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Spring makeup class

The Gauntlet takes a look at some of the more interesting classes offered on campus

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If ever a student dreamed of leaving their spring classes during a breezy afternoon with a beard, the spring session makeup class taught by Douglas McCullough could fulfill their wishes of neck fuzz and more. DRAM 372 -- Make-up Techniques I, offers basic makeup as well as specialized make-up and prosthetics.

The class was traditionally taught during the regular academic term, however, as a result of downturns, the class was moved to the spring session.

"I had in the past, probably before the dinosaurs died, taught makeup as an undergraduate and used those things that I had learned also to make money during my undergraduate years," joked McCullough.

Students who participate in this small class, which is usually capped at 18 students, can expect to learn enough basic skills to work for high school drama departments and, if one cultivates their training enough, potentially move on to semi-professional theatre companies within Calgary.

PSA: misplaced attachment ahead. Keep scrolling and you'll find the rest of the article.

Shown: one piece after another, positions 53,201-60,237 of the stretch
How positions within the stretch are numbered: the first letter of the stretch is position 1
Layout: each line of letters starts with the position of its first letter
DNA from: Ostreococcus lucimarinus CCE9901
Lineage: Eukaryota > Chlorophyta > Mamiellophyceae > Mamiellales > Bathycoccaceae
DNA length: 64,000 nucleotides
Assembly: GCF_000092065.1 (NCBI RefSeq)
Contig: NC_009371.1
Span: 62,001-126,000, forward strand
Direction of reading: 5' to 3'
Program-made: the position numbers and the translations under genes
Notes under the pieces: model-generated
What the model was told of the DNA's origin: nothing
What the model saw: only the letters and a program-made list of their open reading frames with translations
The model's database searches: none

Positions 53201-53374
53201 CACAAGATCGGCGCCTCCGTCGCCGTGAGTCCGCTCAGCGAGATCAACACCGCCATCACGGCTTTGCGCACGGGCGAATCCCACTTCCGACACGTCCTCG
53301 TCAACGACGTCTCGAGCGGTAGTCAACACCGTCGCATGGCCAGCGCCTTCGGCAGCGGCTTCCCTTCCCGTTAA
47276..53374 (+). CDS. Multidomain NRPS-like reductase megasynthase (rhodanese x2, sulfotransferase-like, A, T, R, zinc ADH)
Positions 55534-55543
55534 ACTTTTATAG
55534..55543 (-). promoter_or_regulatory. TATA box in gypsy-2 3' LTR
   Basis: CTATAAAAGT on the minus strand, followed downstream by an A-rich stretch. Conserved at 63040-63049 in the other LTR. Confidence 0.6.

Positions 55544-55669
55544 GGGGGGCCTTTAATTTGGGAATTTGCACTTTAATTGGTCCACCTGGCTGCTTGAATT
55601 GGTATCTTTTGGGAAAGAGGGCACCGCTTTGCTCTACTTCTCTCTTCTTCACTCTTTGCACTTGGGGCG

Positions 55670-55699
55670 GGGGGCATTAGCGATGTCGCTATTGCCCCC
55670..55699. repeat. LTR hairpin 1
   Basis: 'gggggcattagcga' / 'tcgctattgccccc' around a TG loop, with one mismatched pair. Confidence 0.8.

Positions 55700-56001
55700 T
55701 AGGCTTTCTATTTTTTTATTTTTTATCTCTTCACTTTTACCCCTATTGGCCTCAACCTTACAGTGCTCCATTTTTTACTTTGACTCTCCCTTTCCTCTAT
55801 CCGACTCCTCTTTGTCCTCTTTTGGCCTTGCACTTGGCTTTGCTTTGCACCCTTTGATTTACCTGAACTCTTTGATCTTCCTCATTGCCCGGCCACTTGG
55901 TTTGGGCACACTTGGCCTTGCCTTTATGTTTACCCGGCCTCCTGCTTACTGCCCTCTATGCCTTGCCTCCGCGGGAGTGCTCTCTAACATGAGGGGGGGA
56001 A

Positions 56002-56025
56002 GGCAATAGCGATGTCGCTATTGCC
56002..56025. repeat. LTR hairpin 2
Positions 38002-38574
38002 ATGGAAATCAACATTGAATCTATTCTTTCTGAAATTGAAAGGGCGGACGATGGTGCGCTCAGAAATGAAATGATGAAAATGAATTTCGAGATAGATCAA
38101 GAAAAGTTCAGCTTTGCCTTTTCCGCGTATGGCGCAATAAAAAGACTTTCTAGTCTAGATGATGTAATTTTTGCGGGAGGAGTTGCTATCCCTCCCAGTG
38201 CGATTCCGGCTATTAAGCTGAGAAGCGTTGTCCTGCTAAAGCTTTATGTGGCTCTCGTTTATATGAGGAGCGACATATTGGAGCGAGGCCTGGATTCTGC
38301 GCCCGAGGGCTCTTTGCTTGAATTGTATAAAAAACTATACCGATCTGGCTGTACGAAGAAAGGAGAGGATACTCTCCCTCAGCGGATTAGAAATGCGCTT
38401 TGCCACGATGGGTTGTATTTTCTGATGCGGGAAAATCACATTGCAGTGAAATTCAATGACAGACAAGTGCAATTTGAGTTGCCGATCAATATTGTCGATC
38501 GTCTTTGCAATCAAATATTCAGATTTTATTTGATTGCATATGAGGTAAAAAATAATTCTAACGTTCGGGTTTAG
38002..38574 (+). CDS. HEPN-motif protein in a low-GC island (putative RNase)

Even though the course itself is geared towards Fine Arts students, especially drama majors, others are welcome to take the class.

Marcia Liber, a fourth-year drama major who took the makeup class last spring, believes that the class "is a creative outlet" for non-theatre students.

"It would be like taking a painting class where you get to go and create for a while," said Liber. "There is a lot of work inside the class and an average amount outside of the class, but what you get out of it is definitely worth it."

According to McCullough, the skills learned are essential for anyone entering the theatre industry. However, if a person is looking to take advanced training in theatre or film makeup the best places to apply are on the west coast, like the Blanche MacDonald Centre in Vancouver.

"We have had a couple of people go on out to the west coast and take one or two of those courses with hope of breaking into movies," said McCullough.

Unfortunately, this is McCullough's last year teaching at the U of C, but he believes that the university will hire someone to take over the course after he is gone.

"It's one of those skills without which you can't do any shows of any quality."

This spring's class is filling quickly, with only a few spots left.

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